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The digital platforms, both mainstream and emerging, are accelerating the journey of Short Films from obscurity to commercial relevance. The synergy between Shorts and digital distribution channels signifies a larger shift in the entertainment, where every Short Film, regardless of budget or pedigree, has a shot at reaching a global audience and finding its niche in the commercial framework of consumer audiences. As distribution channels widen, the commercial potential of Short Films is increasingly being re-evaluated.

Changing Audience Appetites

The modern pace of life may be reshaping audience engagement with entertainment content. The growing preference for succinct, impactful storytelling continues to push Shorts into the limelight. This shift mirrors the evolving preferences of a digitally native audience, where brevity is becoming synonymous with relevancy.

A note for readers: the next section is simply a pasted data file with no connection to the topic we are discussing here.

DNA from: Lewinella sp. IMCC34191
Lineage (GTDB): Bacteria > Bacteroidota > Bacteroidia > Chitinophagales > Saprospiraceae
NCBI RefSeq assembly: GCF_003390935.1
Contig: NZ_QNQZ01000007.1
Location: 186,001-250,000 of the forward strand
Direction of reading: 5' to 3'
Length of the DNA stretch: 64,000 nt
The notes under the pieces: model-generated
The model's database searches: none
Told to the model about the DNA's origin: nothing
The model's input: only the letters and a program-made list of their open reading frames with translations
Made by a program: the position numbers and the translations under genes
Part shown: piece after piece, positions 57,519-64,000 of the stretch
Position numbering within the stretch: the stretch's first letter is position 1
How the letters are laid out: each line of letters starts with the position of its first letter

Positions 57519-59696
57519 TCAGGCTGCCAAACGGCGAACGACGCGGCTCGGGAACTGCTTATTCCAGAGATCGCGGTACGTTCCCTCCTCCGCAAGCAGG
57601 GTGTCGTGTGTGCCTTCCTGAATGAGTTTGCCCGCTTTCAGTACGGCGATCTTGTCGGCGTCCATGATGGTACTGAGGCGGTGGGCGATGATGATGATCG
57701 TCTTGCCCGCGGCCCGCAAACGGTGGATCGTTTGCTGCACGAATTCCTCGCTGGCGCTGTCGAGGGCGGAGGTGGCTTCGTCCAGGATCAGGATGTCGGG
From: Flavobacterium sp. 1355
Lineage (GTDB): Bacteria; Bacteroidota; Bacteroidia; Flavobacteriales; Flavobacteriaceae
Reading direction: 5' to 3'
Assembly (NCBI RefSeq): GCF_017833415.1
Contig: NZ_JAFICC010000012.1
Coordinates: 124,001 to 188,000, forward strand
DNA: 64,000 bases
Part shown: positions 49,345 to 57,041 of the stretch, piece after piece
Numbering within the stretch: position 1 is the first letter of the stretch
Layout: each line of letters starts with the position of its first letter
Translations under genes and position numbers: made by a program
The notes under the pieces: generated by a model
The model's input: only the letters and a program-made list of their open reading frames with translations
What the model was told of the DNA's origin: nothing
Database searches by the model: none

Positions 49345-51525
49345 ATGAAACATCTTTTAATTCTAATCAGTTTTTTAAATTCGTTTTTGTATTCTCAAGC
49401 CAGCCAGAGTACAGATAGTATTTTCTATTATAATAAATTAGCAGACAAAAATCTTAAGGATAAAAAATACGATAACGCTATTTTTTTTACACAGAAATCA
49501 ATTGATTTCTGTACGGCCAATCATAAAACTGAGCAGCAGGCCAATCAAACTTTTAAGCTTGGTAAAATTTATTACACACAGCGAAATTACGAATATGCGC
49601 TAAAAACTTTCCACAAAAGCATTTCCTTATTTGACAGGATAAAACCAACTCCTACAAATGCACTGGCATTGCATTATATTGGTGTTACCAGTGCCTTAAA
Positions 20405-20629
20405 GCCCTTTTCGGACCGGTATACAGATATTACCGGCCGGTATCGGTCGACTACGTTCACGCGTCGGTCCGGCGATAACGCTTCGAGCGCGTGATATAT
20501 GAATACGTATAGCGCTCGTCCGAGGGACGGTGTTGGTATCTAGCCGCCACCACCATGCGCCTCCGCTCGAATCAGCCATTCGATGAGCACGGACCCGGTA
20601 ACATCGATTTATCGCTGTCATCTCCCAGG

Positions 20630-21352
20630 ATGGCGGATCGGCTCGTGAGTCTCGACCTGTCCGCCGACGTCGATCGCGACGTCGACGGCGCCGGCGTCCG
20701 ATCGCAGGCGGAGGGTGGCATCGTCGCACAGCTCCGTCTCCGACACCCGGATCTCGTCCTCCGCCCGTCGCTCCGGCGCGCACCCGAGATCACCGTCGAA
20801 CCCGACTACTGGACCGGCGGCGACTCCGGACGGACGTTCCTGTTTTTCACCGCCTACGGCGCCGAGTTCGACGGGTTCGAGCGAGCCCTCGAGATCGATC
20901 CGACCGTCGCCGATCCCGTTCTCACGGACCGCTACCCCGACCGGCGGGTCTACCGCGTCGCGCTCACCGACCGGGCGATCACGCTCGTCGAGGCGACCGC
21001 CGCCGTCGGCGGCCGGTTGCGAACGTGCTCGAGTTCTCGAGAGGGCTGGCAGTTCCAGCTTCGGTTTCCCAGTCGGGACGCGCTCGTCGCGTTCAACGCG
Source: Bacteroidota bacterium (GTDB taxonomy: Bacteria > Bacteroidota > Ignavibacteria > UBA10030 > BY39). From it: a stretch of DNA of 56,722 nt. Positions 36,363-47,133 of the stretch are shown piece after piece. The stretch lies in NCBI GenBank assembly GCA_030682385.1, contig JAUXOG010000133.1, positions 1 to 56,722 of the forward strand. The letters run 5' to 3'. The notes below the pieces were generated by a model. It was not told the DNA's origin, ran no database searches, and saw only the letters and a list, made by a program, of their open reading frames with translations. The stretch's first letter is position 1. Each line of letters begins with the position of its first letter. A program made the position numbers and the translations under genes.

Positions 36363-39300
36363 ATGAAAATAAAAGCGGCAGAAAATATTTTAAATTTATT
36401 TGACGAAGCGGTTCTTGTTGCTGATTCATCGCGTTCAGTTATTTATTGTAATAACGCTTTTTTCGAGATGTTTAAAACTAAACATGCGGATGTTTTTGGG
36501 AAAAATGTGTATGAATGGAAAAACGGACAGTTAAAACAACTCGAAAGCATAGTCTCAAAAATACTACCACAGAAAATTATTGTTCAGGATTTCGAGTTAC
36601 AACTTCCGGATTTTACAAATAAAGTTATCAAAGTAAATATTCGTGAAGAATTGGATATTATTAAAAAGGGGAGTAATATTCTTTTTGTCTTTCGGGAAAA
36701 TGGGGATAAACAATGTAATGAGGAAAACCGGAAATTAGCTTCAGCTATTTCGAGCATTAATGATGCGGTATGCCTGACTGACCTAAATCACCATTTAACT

Short Films tend to condense complex narratives into bite-sized viewing experiences, offering a brief escape without demanding a hefty time investment. In a culture leaning towards ‘snackable’ content, short films strike a resonant chord. Digital platforms, becoming the epicentre of content consumption, seem tailored made for Short Film distribution. Platforms like YouTube and Vimeo are not just distribution channels but communities where audiences can engage with filmmakers. This community building, audience engagement and interaction between creator and consumer is also the hallmark of Web3 and an increasingly necessary recipe for online success that is absent within traditional cinema, television and streaming.